Minority Advocate of the Year Featured

9:56am EDT July 22, 2002

When Kamlesh B. Trivedi immigrated to the United States in 1975 from his homeland of India, he’d probably never heard of Miami Valley Punch Inc., a small, Dayton-area maker of precision punch products. Eighteen years later, he became its owner.

Although Trivedi traveled a long and winding path to business ownership, he didn’t go into it blindly. Trivedi, who holds a master’s degree in engineering, sought advice from the Service Corps of Retired Executives, attended dozens of business seminars and spoke extensively with other business owners before taking the plunge.

Apparently, all that research did the trick. Within a year after purchasing Miami Valley Punch in 1993, Trivedi had brought the struggling company back to profitability after five years of financial losses. He did it, in part, by expanding the company’s product lines — a change reflected in the company’s expanded name: Miami Valley Punch & Manufacturing.

In 1996, the Dayton Area Chamber of Commerce named Trivedi’s company its Small Business of the Year in the one- to 19-employee category.

The success Trivedi has experienced as a business owner hasn’t stopped him from becoming involved in his community. Trivedi is a board member for the State of Ohio Rehabilitation Service Center’s Advisory Council, which creates jobs for people with disabilities.

He is also a board member of the Industrial Advisory Council for the Manufacturing Engineering Department at Central State University, an advisory group member for Goodwill Industries and a board member of the Minority Business Enterprise Input Committee with the Dayton chamber. In this last role, Trivedi was “instrumental in the development” of a new program to provide minority suppliers access to procurement opportunities in automobile manufacturing, says Robert R. Lowe, executive director of the development council.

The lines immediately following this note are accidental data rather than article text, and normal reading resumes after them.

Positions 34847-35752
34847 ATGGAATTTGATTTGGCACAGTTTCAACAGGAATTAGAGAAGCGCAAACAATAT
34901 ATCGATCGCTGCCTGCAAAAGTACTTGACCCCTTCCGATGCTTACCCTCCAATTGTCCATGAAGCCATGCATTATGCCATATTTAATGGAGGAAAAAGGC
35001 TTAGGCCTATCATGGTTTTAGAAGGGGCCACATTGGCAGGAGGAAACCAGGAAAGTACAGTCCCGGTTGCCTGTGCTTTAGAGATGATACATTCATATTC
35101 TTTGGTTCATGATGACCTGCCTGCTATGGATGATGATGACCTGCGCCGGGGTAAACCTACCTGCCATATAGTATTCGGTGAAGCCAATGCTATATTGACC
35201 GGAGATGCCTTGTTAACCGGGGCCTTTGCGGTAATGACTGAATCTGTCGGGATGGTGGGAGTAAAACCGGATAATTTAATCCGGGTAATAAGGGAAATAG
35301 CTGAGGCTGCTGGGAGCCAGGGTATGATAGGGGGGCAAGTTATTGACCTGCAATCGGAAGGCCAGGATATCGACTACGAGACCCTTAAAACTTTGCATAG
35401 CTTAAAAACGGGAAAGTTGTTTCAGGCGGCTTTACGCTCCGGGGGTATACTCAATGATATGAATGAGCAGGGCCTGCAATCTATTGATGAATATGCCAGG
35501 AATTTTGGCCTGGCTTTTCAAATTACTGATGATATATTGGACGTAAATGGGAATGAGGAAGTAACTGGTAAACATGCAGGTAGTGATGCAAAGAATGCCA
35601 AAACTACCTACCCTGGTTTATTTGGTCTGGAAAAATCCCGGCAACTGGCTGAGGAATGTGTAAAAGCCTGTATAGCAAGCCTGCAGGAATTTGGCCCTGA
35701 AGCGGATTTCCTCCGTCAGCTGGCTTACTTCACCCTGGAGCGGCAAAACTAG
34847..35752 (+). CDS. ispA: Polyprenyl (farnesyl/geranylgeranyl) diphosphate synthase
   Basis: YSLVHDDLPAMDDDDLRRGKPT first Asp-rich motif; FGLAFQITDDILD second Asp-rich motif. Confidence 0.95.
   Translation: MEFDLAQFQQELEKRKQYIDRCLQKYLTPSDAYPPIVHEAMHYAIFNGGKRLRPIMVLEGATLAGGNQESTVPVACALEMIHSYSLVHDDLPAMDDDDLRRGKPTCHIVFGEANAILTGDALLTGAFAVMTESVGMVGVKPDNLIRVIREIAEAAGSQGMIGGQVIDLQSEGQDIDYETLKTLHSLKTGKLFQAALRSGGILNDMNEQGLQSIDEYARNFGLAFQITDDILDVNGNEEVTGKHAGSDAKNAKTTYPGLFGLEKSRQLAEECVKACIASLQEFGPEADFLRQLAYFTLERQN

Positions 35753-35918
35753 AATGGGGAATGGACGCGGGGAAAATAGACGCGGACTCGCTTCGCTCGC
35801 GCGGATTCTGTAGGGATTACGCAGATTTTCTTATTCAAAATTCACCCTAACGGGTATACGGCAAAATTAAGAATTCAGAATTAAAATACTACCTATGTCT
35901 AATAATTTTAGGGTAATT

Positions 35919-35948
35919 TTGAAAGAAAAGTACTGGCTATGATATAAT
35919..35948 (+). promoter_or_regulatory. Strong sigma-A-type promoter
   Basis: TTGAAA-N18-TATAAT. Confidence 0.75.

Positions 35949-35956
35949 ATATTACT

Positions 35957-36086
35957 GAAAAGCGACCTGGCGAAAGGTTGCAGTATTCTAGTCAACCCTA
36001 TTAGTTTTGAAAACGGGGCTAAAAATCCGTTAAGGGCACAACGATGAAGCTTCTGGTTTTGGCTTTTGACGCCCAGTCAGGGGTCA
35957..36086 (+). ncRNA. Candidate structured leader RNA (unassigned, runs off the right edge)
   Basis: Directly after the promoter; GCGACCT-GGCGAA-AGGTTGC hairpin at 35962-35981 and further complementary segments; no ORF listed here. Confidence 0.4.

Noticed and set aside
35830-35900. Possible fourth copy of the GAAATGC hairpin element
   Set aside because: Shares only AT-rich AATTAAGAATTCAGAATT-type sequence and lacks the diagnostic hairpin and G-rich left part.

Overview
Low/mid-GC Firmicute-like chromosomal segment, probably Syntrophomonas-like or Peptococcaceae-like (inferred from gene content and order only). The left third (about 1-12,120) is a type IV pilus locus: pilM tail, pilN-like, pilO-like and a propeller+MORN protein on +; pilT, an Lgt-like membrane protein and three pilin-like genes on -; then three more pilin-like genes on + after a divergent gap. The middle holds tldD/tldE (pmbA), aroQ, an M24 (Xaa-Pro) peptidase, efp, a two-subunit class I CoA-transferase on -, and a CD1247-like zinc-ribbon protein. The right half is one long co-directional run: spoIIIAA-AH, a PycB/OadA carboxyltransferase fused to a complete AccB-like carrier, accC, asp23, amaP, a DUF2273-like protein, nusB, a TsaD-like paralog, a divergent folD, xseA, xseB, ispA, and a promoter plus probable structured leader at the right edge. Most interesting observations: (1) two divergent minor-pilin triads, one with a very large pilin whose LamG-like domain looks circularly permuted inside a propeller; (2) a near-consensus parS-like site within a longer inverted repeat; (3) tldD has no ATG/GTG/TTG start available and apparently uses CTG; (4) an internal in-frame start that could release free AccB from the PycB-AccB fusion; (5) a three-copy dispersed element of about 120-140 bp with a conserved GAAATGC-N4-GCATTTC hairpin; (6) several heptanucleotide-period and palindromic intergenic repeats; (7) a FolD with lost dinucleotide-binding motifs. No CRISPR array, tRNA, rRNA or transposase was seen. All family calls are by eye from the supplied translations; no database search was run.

Trivedi has also found time to mentor other aspiring business owners such as Rom Kedhar, now president and owner of RK Die Casting Inc. in Dayton.

“As I expressed an interesting in developing my own business ... I became overwhelmed by the accounting terms, labor procedures, tax requirements, insurance needs, capital security and many other details of establishing a new business. Kam came to my rescue,” Kedhar recalls in a letter supporting Trivedi’s SBA award nomination. “His advice and mentoring me, another minority, helped me to overcome some of the obstacles and gave me the confidence to proceed in establishing my business.”

In addition, Trivedi has gotten involved in The Governor’s Initiative on Jobs for People with Disabilities, a program which has allowed him to find and hire a blind sales manager, who has provided Miami Valley Punch & Manufacturing with potential sales of more than $250,000, and a quadriplegic systems administrator who has implemented a shop-management system for the company.

Trivedi, who is now a U.S. citizen, is married and has two children.